Harassing a person online or through electronic-based communications, such as cell phones, is considered cyberstalking. If you have been accused of a Florida or federal cyberstalking crime, you have the opportunity to defend against the allegations with the assistance of qualified legal counsel. At Blake & Dorsten, P.A., our St. Petersburg domestic violence lawyers understand the severity of cyberstalking charges. We can work with you to protect your rights and fight against a conviction.Cyberstalking Crimes in Florida
In Florida, it is a crime to willfully, maliciously, and repeatedly cyberstalk another person. In general, cyberstalking covers harassment directed towards a specific person, which takes place online or through the use of electronic communication. Cyberstalking crimes may be perpetrated through email, text messages, internet forums, Twitter and other social media sites, cellphones, computers, and other forms of electronic-based communication. In addition, cyberstalking includes accessing or attempting to access the online accounts or home electronic systems of another person without authorization. In order to constitute a stalking crime, the harassing conduct must cause substantial emotional distress to the victim, and serve no legitimate purpose. The alleged conduct may occur over any period of time, however short, and need only to evince a clear pattern of behavior on the part of the offender.
Florida cyberstalking crimes may be charged as misdemeanor or felony crime, depending on the allegations. Cyberstalking, without any aggravating factors, is typically a first degree misdemeanor offense, punishable by a maximum jail sentence of twelve months, probation, and $1,000 fine. As part of any sentence for a cyberstalking conviction, the court will consider whether to issue a restraining order prohibiting the defendant from any contact with the victim for a period of up to 10 years.Aggravated Cyberstalking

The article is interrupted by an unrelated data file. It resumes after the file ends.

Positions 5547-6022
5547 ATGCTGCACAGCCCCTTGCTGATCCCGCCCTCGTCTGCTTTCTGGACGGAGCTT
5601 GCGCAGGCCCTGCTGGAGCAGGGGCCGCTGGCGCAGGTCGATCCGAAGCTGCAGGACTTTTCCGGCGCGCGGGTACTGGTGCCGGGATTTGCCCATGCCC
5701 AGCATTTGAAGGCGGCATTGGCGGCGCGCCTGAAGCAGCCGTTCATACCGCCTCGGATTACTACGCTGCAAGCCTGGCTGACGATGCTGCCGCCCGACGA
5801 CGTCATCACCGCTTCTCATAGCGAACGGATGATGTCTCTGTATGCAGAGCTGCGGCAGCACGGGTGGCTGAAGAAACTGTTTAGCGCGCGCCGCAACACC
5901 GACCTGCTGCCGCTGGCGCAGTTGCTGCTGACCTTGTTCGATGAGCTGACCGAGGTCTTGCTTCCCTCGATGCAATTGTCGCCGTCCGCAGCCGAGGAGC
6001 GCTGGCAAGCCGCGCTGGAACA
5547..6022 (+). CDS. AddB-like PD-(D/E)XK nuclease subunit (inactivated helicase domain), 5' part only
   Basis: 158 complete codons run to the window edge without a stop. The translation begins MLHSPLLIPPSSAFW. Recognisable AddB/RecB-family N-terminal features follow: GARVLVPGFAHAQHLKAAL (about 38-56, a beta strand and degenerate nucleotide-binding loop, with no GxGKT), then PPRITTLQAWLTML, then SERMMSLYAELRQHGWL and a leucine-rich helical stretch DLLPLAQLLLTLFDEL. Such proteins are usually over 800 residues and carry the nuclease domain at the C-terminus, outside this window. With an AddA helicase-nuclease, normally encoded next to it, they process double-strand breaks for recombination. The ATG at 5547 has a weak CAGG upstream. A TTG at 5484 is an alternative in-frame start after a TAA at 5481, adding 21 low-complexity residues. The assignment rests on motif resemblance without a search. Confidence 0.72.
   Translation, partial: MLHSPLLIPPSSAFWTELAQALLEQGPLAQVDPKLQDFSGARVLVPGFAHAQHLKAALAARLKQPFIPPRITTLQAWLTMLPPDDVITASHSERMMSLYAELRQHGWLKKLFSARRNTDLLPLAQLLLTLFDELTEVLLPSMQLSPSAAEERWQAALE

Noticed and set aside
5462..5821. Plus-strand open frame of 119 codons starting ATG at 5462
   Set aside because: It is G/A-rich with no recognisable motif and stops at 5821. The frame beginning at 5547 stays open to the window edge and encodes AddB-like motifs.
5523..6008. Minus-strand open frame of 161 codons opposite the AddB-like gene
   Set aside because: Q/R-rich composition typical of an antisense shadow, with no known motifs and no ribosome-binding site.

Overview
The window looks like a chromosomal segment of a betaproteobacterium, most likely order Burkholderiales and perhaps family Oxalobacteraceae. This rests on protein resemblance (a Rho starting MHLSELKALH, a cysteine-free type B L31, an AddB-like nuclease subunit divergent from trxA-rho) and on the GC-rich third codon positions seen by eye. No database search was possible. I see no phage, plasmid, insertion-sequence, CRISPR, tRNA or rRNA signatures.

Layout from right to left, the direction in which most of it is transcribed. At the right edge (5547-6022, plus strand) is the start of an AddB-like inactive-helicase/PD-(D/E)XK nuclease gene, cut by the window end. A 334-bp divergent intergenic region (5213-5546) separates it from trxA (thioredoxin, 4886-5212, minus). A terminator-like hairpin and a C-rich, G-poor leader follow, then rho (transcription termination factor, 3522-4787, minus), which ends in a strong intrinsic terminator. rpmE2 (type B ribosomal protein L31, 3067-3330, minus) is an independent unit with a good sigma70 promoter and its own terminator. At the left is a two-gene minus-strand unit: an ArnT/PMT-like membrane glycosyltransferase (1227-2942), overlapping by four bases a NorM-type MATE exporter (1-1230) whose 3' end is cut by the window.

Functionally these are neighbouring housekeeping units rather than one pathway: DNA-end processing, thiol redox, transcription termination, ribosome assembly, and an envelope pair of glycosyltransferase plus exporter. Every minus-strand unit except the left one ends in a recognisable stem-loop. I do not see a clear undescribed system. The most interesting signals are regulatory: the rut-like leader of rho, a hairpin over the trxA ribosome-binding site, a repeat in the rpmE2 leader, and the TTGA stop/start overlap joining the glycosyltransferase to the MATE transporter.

Certain factors in a cyberstalking case may result in more serious charges. One example is when the alleged victim is younger than 16 years old. In such cases, the alleged offender may face a felony charge for aggravated cyberstalking. Cyberstalking may also be elevated to aggravated cyberstalking when there are allegations of a credible threat made against the victim or the victim’s loved ones. To be a credible threat, it must be made with the apparent ability to be carried out, and it must cause the victim to reasonably fear for their safety, or the safety of a family member, or the safety of someone closely associated with the victim. Aggravated cyberstalking is a third degree felony that carries up to five years in prison and $5,000 fine if convicted.Restraining Order Violations
If the defendant was subject to a restraining order when the alleged cyberstalking occurred, the prosecution may seek an aggravated cyberstalking charge. A conviction requires proof that a valid order of protection was in effect prohibiting the defendant from domestic violence, sexual violence, dating violence, or repeat violence, and that the defendant knowingly, willfully, maliciously, and repeatedly cyberstalked another person.Federal Cyberstalking Offenses
Under federal law, cyberstalking includes using any computer or electronic communication service or system to engage in a course of conduct that places another person in reasonable fear of death or serious bodily injury. In committing these acts, the offender must have intended to kill, injure, harass, or intimidate the victim, or place the victim under surveillance with such intent. Federal cyberstalking cases are investigated by the FBI or another federal agency and prosecuted by the U.S. Attorney’s Office. The penalties for a federal cyberstalking conviction may include a maximum fine of $250,000 and a sentence of up to 5 years in federal prison.Consult a Cyberstalking Defense Lawyer in St. Petersburg
At Blake & Dorsten, P.A., we have experience defending individuals charged with cyberstalking and stalking, as well as related charges for domestic violence and restraining order violations. Our St. Petersburg attorneys represent people located throughout Pinellas County, particularly Tampa Bay and Clearwater. Request a consultation with one of our skilled attorneys by calling (727) 286-6141 or contacting us online.